As my sore throat and other symptoms of a cold disappeared from my system, I fell more at ease to end our long Tiki Tour, which began in Christchurch on 12 Dec. 1981.

Au Revoir Auckland

Wednesday (30 Dec. 1981): Ivan Brown, who had been our inestimable guide and “steerologist” in North Island, took us back to Auckland leaving Russell about 8.30 a.m. This time we took the ferry from Okiato  (old Russell) to Opua, from where Auckland lies 224 km to the south. Heading southwest on Highway 11, we merged into Highway 1 at Kawakawa.

Our first stop was at Whangarei Falls 62 km from Opua. Then we drove to the top of the Parahaki Nature Reserve to get a good look at Whangarei, where we stopped in the forward journey as well. Our lunch stop was Dome Valley Roadhouse. We reached Auckland about 3 p.m.

Before our Tiki Tour grouped dispersed, Brown took us on a small-scale sightseeing excursion of the Big City, something he failed to do on our first stop on Christmas Day. Perhaps he intended it as his act of farewell. He drove us along Tamaki Drive to Bastion Point to see the memorial to M. J. Savage (1872-1940), who was the first Labor prime minister of New Zealand during the last five years of his life. Bastion Point, which overlooks the Waitemata Harbor, is a coastal stretch of land in Orakei associated with Maori protests of 1977. Then, he took us to see the magnificent homes on Paritai Drive in the same eastern suburb. The property values in the vicinity ranged from $3 million to $12 million. Finally, he took us through the Auckland Domain to the top of Mount Eden Reserve (196 meters), almost 10 km to the southwest, from where “one could see the city all round.”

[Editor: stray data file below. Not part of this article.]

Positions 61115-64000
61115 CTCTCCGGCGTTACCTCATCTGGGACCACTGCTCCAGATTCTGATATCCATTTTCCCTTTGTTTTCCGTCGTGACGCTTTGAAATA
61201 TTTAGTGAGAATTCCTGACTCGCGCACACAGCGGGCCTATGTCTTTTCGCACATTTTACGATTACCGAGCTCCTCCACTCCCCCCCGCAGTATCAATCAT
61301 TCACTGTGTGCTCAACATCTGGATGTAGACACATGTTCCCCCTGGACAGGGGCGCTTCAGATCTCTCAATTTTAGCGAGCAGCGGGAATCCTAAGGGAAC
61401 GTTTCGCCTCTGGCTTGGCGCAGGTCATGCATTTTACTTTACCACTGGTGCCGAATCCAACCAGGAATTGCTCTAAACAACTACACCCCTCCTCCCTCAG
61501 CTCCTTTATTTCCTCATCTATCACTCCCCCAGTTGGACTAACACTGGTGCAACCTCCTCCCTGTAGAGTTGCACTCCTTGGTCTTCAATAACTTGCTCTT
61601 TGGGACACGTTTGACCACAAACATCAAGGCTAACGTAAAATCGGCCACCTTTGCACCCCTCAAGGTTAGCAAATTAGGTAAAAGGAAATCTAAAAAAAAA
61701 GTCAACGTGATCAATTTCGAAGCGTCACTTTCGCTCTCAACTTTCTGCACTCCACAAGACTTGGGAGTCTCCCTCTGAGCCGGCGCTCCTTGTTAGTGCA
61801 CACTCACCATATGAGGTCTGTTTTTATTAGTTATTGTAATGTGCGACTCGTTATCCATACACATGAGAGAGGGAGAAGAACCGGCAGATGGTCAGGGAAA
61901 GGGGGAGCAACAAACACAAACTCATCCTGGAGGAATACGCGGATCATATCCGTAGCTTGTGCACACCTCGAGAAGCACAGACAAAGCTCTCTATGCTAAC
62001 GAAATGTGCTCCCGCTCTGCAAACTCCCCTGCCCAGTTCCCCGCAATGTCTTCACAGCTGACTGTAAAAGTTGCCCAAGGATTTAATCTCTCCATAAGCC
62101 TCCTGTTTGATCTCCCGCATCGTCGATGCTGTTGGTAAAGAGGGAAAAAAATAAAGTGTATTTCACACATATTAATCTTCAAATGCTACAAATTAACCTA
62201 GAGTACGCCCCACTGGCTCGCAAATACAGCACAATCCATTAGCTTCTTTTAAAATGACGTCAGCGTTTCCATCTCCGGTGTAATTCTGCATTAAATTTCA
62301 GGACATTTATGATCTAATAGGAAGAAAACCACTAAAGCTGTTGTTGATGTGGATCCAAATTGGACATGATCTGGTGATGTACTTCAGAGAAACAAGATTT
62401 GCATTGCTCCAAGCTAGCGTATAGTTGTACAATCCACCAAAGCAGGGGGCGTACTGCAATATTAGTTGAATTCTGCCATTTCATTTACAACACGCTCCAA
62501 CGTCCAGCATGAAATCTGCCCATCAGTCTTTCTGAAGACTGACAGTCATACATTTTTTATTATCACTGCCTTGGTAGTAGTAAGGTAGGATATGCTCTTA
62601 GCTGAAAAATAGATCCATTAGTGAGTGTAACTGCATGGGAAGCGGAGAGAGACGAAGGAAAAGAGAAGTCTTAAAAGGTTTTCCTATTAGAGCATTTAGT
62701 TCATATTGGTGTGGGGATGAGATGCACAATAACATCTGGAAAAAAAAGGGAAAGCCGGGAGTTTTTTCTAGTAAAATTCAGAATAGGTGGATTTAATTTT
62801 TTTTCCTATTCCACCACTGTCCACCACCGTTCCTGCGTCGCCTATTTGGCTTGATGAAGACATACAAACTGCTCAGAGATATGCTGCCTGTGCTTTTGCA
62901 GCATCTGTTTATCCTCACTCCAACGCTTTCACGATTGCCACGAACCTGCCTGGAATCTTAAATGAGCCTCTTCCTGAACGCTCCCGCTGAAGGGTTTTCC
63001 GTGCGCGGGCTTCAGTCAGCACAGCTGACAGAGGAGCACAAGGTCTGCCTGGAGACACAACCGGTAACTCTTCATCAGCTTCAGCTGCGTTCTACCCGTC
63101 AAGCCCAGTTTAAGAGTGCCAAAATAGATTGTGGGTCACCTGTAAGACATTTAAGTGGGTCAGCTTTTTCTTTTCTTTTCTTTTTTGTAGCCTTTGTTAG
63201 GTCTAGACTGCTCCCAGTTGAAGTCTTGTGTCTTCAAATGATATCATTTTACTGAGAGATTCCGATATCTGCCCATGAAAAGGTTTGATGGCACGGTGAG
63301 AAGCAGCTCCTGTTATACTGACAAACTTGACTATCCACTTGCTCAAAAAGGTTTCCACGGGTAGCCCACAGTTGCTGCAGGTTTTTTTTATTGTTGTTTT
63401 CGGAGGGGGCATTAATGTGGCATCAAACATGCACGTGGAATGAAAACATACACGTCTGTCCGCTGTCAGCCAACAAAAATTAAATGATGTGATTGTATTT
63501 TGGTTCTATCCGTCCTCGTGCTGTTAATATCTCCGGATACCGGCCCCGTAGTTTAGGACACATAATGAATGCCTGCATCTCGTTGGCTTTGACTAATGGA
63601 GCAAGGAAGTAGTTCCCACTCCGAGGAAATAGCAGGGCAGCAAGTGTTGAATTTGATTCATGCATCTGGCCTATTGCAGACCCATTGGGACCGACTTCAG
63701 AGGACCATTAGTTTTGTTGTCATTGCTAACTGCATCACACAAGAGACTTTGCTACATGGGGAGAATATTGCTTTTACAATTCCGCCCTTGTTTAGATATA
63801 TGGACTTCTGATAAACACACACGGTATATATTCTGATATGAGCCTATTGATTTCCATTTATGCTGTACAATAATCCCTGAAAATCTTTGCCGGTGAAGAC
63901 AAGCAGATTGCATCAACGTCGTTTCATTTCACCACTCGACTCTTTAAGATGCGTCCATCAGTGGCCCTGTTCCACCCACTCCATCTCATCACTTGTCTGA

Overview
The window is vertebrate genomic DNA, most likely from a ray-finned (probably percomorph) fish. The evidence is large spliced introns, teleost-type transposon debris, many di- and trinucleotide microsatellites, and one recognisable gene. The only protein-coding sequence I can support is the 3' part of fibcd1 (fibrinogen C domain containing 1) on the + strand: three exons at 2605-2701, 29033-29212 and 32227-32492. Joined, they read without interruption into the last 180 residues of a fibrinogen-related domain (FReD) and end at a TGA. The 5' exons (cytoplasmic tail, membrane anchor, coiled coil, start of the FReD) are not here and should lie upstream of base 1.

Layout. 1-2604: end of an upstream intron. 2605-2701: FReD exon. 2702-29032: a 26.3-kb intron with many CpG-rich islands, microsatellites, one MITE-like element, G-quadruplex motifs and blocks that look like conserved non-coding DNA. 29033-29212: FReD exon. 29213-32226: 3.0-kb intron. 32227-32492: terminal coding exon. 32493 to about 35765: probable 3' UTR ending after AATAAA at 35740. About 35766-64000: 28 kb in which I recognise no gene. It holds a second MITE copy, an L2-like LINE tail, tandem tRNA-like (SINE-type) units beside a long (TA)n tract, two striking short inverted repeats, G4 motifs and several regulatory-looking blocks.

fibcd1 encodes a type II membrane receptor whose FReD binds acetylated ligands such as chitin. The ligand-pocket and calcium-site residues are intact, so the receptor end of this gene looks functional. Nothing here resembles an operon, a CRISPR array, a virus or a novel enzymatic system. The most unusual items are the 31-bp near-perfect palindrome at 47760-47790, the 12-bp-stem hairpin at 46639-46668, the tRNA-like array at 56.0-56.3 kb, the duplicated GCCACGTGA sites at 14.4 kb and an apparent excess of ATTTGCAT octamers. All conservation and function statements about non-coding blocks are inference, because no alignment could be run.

Our plan was to stay two more nights at the Royal International in Auckland before returning to Australia Friday (1 Jan. 1982) evening. 

We spent Thursday morning shopping in downtown Auckland.  In the afternoon, we watched Junius chasing pigeons at the Aotea Square [photo] created in 1979 to accommodate public events, including fairs, protest rallies, music festivals, rock concerts and the annual seeing-in of the New Year. We spent the rest of the afternoon at the Zoological Park in Western Springs ($3 per head).

This evening, Yoke-Sim and I decided to celebrate the end of our Tiki Tour as well as the old year, with a grand Indian dinner at the Maharajah Restaurant at the top of Khyber Pass. Junius appeared to relish Indian cuisine. The cost of the meal ($25) was insignificant compared to the enjoyment we derived.

We celebrated the New Year with a trip to the Rangitoto Island the next morning [photo]. There, we joined a two-hour adventure tour of the island, an active volcano only 200 years ago, on the Magic Bus. We were back at the Waitemata Harbor on the mainland at 2.30 p.m. Later, a limousine took us from the hotel to the Auckland Airport well in time for our Qantas flight to Brisbane at 7.30 p.m.

 Next: Weekend Excursions in California